We are often asked by community members how long it typically takes an institution to complete an assessment of their RCD support using the RCD Capabilities Model. When teams submit an assessment, we ask them about this, and so we decided to go through that data and share what we found (although we note that not all institutions provided an answer). As you might imagine, there is quite a bit of variation.
Figure 1 shows how most institutions group, with many taking less than a few person-days, but some taking quite a bit more. For the sake of presentation, we have filtered one institution that reported a team of 12 people spent 20 hours together (240 hours!).
Another view of this shows the individual responses in decreasing time spent (again, filtering the one outlier):
A related question that comes up is: “Does it take more time or less time to complete an assessment a second time?” We only have data on this from a dozen institutions, but we see two patterns that reflect stories we have heard from different participating institutions:
- Some teams dive in the first year, and then treat successive assessments as updates, allowing them to move through the Capabilities Model more quickly.
- Other teams take a more cursory view the first time and then do a more thorough analysis when they repeat their assessment in a later year.
Figure 3 below shows the data for institutions that reported their time investment for successive assessments. Some completed assessments in all three years, and others just did two assessments. The first eight institutions generally follow the first pattern with decreasing work needed over time and the last four follow the second pattern of increased labor the second time through. Institution 1 seems to do both, increasing substantially from 2020 to 2021, and then decreasing from 2021 to 2022.
In general, the time it will take your institution depends in part upon your organizational model:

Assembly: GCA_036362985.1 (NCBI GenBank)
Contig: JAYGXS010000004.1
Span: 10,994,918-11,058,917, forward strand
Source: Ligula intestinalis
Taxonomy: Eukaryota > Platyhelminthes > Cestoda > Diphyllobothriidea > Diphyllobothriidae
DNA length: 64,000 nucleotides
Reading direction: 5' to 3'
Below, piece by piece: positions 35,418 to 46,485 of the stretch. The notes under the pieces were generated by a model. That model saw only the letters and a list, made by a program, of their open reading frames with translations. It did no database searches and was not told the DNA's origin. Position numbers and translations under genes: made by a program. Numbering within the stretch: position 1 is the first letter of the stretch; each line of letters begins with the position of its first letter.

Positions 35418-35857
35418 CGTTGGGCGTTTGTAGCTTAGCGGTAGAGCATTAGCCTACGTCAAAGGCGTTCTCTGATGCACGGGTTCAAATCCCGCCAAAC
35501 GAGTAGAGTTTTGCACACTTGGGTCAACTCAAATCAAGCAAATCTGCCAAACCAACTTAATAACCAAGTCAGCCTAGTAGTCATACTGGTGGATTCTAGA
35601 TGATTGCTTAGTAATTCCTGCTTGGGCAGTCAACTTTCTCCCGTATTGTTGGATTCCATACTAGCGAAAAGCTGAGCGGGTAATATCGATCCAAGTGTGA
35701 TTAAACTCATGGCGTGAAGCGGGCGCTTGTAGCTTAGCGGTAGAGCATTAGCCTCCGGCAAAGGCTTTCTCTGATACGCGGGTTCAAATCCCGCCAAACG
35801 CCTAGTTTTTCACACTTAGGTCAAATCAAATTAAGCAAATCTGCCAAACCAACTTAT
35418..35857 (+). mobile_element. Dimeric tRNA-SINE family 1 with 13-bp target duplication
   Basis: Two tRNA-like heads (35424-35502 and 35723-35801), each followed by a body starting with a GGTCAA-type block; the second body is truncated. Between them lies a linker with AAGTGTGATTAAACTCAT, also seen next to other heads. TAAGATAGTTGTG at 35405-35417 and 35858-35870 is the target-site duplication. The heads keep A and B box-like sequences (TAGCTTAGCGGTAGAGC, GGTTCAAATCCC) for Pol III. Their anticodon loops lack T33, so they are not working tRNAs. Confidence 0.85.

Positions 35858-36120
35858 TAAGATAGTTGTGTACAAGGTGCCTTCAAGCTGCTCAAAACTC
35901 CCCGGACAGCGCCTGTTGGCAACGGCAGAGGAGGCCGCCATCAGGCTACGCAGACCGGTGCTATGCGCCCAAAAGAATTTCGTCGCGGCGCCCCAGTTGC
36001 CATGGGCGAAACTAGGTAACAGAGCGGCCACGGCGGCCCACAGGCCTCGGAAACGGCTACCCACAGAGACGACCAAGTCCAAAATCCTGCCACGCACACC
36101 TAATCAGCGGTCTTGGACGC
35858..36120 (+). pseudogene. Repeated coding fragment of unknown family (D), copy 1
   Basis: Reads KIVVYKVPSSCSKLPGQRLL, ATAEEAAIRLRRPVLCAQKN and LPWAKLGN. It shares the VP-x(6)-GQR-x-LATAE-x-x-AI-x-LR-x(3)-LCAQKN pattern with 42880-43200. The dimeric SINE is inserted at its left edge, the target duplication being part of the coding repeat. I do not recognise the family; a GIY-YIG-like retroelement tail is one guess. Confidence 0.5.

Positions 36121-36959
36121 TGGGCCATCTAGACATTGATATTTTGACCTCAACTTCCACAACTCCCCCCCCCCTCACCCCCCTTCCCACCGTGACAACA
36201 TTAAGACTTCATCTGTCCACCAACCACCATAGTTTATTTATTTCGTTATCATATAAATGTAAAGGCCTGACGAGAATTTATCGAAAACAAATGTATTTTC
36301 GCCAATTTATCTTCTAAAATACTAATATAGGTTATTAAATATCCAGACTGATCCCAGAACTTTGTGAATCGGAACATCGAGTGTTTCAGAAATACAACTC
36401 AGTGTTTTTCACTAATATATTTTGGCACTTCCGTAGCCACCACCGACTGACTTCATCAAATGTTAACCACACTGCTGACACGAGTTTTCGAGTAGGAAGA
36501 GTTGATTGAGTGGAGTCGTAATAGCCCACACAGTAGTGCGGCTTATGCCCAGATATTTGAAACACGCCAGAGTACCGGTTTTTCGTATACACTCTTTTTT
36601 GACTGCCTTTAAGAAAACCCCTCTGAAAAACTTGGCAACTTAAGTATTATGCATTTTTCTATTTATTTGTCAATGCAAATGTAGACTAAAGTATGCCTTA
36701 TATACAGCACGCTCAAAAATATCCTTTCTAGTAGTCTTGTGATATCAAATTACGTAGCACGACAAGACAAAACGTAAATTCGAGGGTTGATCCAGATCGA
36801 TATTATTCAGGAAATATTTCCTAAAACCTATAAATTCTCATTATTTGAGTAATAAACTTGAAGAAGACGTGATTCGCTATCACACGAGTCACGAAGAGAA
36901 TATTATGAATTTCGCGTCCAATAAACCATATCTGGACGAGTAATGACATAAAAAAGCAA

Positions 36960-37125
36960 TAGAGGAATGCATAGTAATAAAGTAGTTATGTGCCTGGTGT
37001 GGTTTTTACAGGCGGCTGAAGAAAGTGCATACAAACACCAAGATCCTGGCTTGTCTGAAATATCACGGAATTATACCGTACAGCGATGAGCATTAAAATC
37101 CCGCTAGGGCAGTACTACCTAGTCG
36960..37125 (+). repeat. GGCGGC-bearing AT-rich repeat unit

- If your institution has a fairly simple or centralized organizational model, you may be able to assemble a small team and answer the questions in short order.
- If your institution has a distributed or federated model of service support, it may require a bit more discussion to pull together the appropriate groups, and develop a shared mental model of how those groups work together to support research.
A second factor in the time required relates to how you are using the RCD Capabilities Model as part of your strategic planning:
- If your goal is a simple information gathering exercise, it may be sufficient for an RCD team lead to do a relatively quick pass through the RCD Capabilities Model, and just ask a few questions of others (or just use estimates/educated guesses) for specific questions.
- If you are using the tool as part of a broader RCD strategic planning process, you may draw together expertise from a range of groups (e.g., including HPC systems folks, Data Librarians, Information Security analysts, and others), and use the RCD Capabilities Model questions as a starting point for more in-depth discussions of service models and how teams collaborate to support research.
Your goals may fit somewhere between these two examples. Naturally, the second approach can take quite a bit more time, but many institutions report that they got considerable value from these longer discussions, as different teams learned more about what their partners were providing and how they might better collaborate.
In the end, you can decide how long it takes to complete an RCD Capabilities Model assessment, and in general, you will get as much out of the assessment as you put into it!